Berg takes his cues for Hanreddy and comes to us playing the Long Game. His Richard is neither the classic “rejoicing in villainy’ sort nor the modish “Freudian excuse seeking” sort. He’s just a soldier who knows what he wants and catches the nearest way to it, and he’s often as surprised as we are at his meteoric rise. Yet even as he steps over corpses in his journey to power we see some shadows of real regret darken his face. Towards the end, Berg shows us some more definable artistry as the king’s mind begins to fray, and he attempts to put on a commanders face while dealing with doubt, loneliness and terror.

Even if you have trouble tracking Berg’s motivations, you’ll have no trouble understating his speech. The man is a master of scansion, the art of reading Iambic Pentameter and finding the directions hidden therein. As he speaks you can almost hear the heartbeat of the verse, propelled to your ears by a voice powerful as heralds trumpet and clear as a Bose speaker.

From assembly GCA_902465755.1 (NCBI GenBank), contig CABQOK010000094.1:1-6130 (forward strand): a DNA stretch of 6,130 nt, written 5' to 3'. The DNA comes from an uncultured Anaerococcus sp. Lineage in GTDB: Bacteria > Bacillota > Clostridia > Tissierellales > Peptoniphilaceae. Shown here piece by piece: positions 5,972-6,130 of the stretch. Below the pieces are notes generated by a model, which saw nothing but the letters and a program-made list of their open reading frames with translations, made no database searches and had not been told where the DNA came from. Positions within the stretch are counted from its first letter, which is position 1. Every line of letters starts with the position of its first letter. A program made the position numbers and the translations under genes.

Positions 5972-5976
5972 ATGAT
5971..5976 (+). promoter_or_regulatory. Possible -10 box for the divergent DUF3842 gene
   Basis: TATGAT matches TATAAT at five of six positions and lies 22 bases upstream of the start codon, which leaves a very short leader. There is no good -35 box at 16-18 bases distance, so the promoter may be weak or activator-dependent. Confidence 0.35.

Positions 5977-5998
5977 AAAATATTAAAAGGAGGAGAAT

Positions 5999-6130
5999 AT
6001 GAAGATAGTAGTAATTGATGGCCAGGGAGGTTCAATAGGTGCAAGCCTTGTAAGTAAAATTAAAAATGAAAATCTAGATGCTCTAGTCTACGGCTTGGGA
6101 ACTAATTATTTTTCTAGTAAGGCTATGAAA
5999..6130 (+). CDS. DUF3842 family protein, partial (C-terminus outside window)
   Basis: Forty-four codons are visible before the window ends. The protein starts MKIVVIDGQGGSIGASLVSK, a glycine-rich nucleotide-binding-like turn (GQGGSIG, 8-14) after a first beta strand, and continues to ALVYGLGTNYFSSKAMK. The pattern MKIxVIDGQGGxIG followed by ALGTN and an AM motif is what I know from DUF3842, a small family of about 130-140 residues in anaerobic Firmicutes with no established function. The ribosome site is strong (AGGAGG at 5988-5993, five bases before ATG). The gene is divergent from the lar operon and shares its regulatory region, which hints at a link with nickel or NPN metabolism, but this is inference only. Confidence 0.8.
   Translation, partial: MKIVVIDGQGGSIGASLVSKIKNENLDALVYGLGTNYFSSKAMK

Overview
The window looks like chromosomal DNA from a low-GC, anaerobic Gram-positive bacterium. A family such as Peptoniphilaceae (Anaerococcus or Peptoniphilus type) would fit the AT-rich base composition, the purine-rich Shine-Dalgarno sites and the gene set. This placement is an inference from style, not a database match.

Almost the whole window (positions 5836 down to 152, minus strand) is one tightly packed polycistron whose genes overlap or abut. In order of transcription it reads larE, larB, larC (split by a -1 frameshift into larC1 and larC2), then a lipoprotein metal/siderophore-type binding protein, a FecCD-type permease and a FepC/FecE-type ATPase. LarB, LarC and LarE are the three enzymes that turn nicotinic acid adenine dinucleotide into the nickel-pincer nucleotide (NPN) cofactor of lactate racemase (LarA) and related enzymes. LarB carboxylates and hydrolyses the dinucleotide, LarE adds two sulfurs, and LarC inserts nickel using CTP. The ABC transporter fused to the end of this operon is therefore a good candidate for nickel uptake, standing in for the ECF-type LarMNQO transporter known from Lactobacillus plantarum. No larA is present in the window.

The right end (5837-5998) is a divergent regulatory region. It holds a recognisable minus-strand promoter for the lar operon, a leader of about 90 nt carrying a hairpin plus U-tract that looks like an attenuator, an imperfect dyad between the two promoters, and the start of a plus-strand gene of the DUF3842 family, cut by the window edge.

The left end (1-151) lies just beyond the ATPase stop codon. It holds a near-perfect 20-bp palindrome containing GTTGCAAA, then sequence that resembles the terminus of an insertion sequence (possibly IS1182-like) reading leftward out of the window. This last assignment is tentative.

Laura Welsh Berg, recently decamped from a production where she herself played the hunchbacked king, has made sure that her Lady Anne is no shrinking violet but a creature of Iron. Though her grief over her husband and father in law is palpable, she puts much more power into cursing than wailing, and her invectives swift and biting as the stony glares she shoots at her would be suitor. We get the sense that she falls for Richard’s proposal not because she’s won over with honey words but that, finding no counter force to meet her righteous charge she tripped straight into his trap. Though snared in her own web, and given much less to work with by the author than she deserves, Anne remains a staunch enemy of her husband from bower to grave and beyond...